Low-Riding Autos Lose Mufflers In Channel Tunnel
Jan. 17, 1995
LONDON (AP) _ The Channel Tunnel has run into a new hurdle, or at least some of the cars trying to use it have.
About 100 cars riding a little too close to the ground have been damaged driving onto the tunnel's ``Le Shuttle'' trains, where they scraped metal equipment between the train cars, according to a spokeswoman for the operating company Eurotunnel.
This is just a fraction of the 90,000 cars that the tunnel has carried between Folkestone, England, and Calais, France, since opening last year, Eurotunnel spokeswoman Jane Bowles said Tuesday. Most of the damage has been minor.
``There are 25 significant problems, exhausts ripped out or even bigger problems than that,'' she said.
During testing, Eurotunnel used cars carrying five adults and a huge load of beer, which is what typical passengers can expect to bring back from France, where alcohol taxes are much lower than in England.
But Eurotunnel had apparently not counted on some cars having a ground clearance of less than 4 inches, the level at which they can have problems. Some of the low-riding cars include Ferraris and Lotuses, Eurotunnel said.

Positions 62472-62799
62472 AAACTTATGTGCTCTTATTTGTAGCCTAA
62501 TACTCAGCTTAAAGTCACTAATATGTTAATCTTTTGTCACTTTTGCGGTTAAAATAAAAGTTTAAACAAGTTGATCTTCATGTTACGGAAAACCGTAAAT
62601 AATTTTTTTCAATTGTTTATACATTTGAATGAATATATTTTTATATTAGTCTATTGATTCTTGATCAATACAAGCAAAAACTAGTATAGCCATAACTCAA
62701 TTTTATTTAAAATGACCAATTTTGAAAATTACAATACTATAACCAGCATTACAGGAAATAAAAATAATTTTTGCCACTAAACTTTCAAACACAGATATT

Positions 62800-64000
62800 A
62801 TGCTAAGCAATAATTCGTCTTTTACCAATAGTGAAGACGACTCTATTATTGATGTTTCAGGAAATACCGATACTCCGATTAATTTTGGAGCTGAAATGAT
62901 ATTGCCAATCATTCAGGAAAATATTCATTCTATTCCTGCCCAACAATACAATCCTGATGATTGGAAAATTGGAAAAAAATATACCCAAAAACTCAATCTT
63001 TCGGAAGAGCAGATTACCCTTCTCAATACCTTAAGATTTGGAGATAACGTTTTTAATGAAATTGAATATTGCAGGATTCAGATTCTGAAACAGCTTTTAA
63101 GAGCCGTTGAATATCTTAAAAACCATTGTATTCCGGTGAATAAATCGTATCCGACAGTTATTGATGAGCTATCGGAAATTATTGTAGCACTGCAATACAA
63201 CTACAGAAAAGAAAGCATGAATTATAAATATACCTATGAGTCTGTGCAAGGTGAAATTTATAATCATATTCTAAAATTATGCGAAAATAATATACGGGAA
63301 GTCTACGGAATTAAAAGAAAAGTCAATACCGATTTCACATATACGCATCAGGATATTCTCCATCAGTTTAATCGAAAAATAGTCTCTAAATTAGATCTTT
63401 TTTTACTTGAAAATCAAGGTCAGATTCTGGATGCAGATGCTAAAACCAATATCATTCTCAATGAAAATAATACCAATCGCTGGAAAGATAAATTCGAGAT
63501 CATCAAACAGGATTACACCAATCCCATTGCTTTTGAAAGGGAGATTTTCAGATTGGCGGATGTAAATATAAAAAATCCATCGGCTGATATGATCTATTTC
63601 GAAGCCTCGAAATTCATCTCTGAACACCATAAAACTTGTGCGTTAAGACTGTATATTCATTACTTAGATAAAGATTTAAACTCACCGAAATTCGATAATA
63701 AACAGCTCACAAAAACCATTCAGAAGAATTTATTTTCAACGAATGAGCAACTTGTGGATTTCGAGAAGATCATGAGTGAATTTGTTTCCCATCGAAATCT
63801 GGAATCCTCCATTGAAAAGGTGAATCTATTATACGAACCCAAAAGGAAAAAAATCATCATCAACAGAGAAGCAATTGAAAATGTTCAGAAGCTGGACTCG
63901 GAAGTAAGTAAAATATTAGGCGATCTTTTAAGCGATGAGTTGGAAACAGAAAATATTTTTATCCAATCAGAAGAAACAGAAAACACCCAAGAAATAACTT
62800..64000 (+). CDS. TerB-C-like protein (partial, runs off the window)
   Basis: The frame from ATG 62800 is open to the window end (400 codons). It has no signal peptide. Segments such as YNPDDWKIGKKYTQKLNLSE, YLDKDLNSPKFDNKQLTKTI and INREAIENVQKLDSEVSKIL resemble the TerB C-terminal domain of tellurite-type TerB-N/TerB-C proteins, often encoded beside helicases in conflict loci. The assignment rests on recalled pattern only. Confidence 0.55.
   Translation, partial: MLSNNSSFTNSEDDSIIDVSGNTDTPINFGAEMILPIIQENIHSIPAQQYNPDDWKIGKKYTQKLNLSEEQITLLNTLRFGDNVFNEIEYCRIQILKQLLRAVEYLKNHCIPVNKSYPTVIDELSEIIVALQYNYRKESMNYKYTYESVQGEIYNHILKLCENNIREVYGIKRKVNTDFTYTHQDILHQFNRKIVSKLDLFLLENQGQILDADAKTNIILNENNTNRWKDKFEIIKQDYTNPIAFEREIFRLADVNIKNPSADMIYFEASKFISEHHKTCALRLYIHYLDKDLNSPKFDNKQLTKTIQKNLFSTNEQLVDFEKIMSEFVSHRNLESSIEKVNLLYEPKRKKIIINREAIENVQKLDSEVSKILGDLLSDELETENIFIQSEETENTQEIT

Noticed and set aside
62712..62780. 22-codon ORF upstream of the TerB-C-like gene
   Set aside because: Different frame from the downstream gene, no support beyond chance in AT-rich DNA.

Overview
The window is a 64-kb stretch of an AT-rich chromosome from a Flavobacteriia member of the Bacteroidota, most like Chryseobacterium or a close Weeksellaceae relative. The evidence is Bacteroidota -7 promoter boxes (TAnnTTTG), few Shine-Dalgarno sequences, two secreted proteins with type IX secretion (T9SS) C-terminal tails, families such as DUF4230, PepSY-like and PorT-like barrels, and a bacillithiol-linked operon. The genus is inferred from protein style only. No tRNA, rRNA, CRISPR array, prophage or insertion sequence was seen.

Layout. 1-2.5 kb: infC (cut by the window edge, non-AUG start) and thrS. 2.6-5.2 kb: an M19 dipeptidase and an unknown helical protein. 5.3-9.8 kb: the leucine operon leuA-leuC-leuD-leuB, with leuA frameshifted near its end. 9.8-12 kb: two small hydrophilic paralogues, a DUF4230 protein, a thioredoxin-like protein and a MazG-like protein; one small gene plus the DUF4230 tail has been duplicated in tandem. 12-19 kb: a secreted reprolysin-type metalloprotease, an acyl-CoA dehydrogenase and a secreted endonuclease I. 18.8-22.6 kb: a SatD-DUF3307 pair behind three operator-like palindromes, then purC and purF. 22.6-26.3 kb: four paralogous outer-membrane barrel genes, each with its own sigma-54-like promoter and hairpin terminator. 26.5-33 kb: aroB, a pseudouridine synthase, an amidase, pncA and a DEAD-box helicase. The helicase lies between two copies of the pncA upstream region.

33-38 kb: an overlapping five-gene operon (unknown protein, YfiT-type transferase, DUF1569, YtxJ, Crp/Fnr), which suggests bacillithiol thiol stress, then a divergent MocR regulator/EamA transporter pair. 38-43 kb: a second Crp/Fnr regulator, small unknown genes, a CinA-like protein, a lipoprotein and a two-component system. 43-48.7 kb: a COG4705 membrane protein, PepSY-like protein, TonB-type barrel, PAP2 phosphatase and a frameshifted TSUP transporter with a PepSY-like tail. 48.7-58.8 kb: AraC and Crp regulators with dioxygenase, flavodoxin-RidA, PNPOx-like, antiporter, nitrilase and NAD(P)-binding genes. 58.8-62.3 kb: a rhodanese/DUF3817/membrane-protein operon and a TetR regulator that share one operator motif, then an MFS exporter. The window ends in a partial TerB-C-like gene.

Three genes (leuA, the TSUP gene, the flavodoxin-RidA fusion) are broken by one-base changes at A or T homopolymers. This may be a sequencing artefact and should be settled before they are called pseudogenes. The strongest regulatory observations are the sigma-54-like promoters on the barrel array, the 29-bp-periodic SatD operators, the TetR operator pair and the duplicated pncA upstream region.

The tunnel trains have fire walls between each car, and retractable barriers to keep cars from rolling into the fire walls while the trains are moving. The barriers are lowered as the train is being loaded, with cars entering at the rear and driving forward until all the shuttle cars are full.
Unfortunately for some low-riding cars, the equipment that houses the fire wall barriers is about 3.6 inches tall and it is not retractable.
As a short-term solution, Eurotunnel has devised a small hurdle for cars to drive over before they board the shuttle trains. Any car that looks to be too low is put in the very last train car, and driven in reverse as it exits, thus avoiding the fire walls.
The troubles have not caused significant delays for other tunnel passengers, the company says, because rescue crews are on hand to quickly remove any stalled cars from the trains.
Passengers whose cars were damaged should be able to get repairs paid for by Eurotunnel's insurers, Bowles said.